The founder and first artistic director of the Vancouver Writers Fest, Alma Lee, wrote the following letter to Jean-Yves Duclos, the federal minister of families, children, and social development:
Dear Minister DuClos,
I am writing to express my grave concern for the future of a national treasure - Granville Island.
For many years I have watched the Island’s decline under the burden of mismanagement. I have been a Granville Islander for over thirty years, first as the founder and original artistic director of the Vancouver International Writers Festival, then as a long-time member of the Granville Island Trust - the body that until recently was ostensibly tasked with advising Granville Island Management under the Canadian [sic] Mortgage and Housing Corporation (CMHC). I was also a founding member and three-year chair of the Granville Island Cultural Society.
Visioned as “the most inspiring public place in the world”, Granville Island is a Canadian jewel - a unique, mixed-use urban experiment dedicated to the preservation of historical character and authenticity with a commitment to the arts and on-site production. This understanding of Granville Island comes directly from its original reference document, and, more recently, the Granville Island 2040 Plan, which you launched in 2016.
The 2040 Plan process was, like the other public processes regarding the future of the Island, micromanaged by CMHC Granville Island management. I am led to understand that the 2040 Report which was released to the public bore little resemblance to the original report, which recognized not only the importance of a new, devolved governance body, but the fact that such a body could not be developed without first having a complete review of CMHC Granville Island Management.
This recommendation was missing from the final, published report.
The problem of the Island’s mismanagement is exacerbated by the fact that there seems to be nobody to whom CMHC Granville Island Management are accountable. In all my years as a member of the Granville Island Trust, a ministerial appointment, we had no contact with anyone above the Granville Island Management level. Though initially intended to be a true governance body, the Trust was nothing more than an advisory group, and very seldom was our advice taken by CMHC Granville Island Management.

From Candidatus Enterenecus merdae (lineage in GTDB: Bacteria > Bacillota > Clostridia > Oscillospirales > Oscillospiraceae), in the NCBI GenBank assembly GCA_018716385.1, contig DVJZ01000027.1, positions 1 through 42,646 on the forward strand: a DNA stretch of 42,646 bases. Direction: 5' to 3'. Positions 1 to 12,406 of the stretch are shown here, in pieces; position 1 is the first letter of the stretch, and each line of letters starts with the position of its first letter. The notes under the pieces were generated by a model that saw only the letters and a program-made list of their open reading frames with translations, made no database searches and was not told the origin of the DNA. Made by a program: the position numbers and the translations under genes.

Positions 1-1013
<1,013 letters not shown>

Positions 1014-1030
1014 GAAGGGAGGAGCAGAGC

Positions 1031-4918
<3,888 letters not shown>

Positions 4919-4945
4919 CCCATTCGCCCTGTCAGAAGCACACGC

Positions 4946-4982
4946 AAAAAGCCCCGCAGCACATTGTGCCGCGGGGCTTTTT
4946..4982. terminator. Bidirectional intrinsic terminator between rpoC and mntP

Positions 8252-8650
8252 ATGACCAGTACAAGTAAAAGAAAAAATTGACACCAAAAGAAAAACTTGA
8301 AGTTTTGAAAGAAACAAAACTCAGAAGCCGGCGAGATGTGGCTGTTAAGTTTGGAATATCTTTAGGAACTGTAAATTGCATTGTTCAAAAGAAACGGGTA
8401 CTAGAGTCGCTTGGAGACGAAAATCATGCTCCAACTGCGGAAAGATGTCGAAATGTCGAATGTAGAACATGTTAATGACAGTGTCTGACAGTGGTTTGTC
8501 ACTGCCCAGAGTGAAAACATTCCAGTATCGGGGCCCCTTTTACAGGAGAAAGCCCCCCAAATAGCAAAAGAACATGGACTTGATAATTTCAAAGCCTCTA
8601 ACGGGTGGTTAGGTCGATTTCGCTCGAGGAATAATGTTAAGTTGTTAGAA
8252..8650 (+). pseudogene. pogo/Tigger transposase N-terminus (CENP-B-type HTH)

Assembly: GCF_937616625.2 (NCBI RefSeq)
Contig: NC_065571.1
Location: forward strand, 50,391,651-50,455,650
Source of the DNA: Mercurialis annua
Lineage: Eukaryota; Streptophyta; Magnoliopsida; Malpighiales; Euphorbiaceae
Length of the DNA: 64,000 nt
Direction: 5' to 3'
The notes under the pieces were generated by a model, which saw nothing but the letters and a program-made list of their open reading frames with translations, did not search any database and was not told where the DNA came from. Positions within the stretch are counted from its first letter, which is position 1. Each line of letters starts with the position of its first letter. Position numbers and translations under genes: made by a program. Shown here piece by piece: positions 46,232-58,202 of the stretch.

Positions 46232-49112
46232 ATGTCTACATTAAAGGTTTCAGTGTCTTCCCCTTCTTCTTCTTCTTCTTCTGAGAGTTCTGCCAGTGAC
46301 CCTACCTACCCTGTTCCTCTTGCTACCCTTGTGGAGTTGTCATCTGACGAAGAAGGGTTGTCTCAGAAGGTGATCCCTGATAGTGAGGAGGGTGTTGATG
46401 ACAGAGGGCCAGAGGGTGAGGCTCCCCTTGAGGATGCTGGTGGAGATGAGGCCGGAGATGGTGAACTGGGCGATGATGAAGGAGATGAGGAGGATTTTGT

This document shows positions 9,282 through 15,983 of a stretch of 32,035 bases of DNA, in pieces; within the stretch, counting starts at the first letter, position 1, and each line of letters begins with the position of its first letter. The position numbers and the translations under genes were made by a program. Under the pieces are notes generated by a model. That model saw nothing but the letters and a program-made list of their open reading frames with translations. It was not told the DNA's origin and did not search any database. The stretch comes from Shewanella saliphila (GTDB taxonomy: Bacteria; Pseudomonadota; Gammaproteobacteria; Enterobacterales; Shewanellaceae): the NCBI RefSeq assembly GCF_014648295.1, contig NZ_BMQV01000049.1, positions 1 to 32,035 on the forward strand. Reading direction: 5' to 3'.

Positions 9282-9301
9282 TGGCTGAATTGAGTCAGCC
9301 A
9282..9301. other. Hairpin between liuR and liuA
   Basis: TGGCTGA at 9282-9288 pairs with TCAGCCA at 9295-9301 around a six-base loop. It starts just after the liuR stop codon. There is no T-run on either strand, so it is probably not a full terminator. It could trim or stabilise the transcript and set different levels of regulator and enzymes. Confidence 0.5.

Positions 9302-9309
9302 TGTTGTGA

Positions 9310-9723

As I see it at the moment, all power on Granville Island lies with the current director, who is systematically utilizing and heightening an existing culture of fear and anger among the diverse artists, artisans, and business-owners who populate Granville Island. This is not an acceptable situation.
Granville Island cannot flourish under top-down authoritarian leadership: it requires a director who understands the spirit of the place and is willing to work with the community, and the new governance council, to continue the cultural experiment for which the Island is known.
CMHC Granville Island management is already controlling the process by which the new governance Council is being set up. The current director of Granville Island is not only chairing the 2040 Implementation Committee, but is also on the Granville Island Council Nominating Committee. This is a clear conflict of interest. This Council cannot be autonomous or empowered if CMHC Granville Island management controls the process by which it is created, as well as the people who comprise it.
Without a functioning, independent Council that meets more than four times per year, the governance recommendations outlined in the 2040 Plan are not being met and Granville Island will continue to suffer. Before the process of setting up the Granville Island Council goes too far, it should be stopped, and begun again in a way that is ethical and independent - a way that befits the precious jewel that is Granville Island and mirrors the democratic values that all Canadians hold dear.
Alma Lee, CM. D.Litt (Hon)
Vancouver, British Columbia